Even though the practice of meditation is more psychological and less physical, the first benefit we’re going to experience is both physical as well as mental.

This benefit happens literally immediately, right at the moment of meditation. It is the essence of mediation basically.

The First Benefit of Meditation

The first benefit of meditation is twofold:

  1. Improving inward attention (sharpening the mind)
  2. Relaxation of the body

Let’s do it right now. This benefit consists of only one step, and it is very simple to perform. It goes like this:

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Sit still and pay attention to your exhalation.

That’s it! Technically, the whole journey into the world of mediation begins here and nowhere else. And right here, you benefit from this step in the following way:

When you pay attention to the flow of your exhalation (gentle, deep, effortless exhalation), your body begins with the process of relaxation instantly (your heart rate slows down, your nervous system calms, and tension in your muscles is relieved).

When the nervous system calms, your mind calms down, and, more specifically, less thoughts are produced by your mind. How, exactly? By applying one of the most valuable mental skills—attention—the mind follows the breathing and has no space and time to generate any other thoughts. Only when the attention goes off the breath, other thoughts are constructed, and the mind is accelerating with thought production again.

Keeping the First Benefit Effective and Ongoing

Here you apply the approach of not letting the relaxation and attention process get interrupted; rather let the effects of these benefits implant in your body and mind as deeply as possible.

This is to say, the instant relaxation and inward attention happen at the same time when you follow the flow of your breath. Repeating this process—creating a constant rhythm out of the breathing and the attention—you create a process of meditation.

Keep your attention on the flow of your breath and see how the calmness of body and mind begin to rule your present moment. The longer you stay connected to your breathing, the stronger you’ll feel the benefit. Start with 3-5 minutes at a time without doing anything else, and increase to 10-20 minutes and onwards.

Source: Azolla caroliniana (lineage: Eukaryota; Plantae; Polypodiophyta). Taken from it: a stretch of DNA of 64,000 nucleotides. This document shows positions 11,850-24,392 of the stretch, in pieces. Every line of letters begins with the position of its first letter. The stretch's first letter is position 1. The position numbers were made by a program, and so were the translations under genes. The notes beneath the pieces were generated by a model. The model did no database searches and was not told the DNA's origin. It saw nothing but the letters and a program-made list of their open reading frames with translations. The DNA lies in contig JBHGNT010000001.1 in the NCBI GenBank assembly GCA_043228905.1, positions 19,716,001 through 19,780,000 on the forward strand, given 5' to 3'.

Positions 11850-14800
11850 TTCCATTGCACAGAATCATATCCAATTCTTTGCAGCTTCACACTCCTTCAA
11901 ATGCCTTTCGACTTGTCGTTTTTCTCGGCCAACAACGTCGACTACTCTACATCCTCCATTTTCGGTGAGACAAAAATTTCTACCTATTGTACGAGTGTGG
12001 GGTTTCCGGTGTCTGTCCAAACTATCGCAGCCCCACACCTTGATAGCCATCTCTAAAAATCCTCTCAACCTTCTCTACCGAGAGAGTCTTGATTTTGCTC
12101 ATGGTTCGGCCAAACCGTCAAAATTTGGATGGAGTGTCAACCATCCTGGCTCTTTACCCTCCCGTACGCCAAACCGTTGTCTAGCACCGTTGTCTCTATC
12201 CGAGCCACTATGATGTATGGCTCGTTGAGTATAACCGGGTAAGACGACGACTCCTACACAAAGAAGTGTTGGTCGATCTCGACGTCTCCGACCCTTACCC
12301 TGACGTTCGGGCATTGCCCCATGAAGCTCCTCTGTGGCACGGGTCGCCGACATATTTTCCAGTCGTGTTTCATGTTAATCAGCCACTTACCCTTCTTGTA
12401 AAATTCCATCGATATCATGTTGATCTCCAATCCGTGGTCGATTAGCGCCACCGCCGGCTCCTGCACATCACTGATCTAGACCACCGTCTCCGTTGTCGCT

Can you think of a better, simpler and quicker exercise that can relax the body and improve attention in this way, at this speed?

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This benefit takes you to the second one.

The Second Benefit of Meditation

While still working with the first benefit of mediation, you slowly start to see the second benefit of mediation, which is fourfold. I call it the major value of mediation:

  1. Energy (physical and mental strength)
  2. Observance
  3. Peacefulness (stillness, and space of mind for deeper observation)
  4. Patience

Peacefulness is the source of a blissful life. The energy is the fuel to express that blissfulness. Whatever we want to accomplish in life we need: 1) Physical and mental strength, 2) Observance of that energy, 3) Peacefulness—the calmness and stillness that creates space for freedom of being and creative thinking, and 4) Patience for the process of accomplishment.

You can only get creative in thinking and boosted with physical and mental energy when you get in touch with the deepest levels of yourself—when you harmonize your mental and physiological activities. How do you do that? Let’s try it right now:

This step involves the observation of the two separate movements of your breath. After paying attention on your exhalation, you have prepared your body and mind to really see and feel what true peacefulness and true energy means.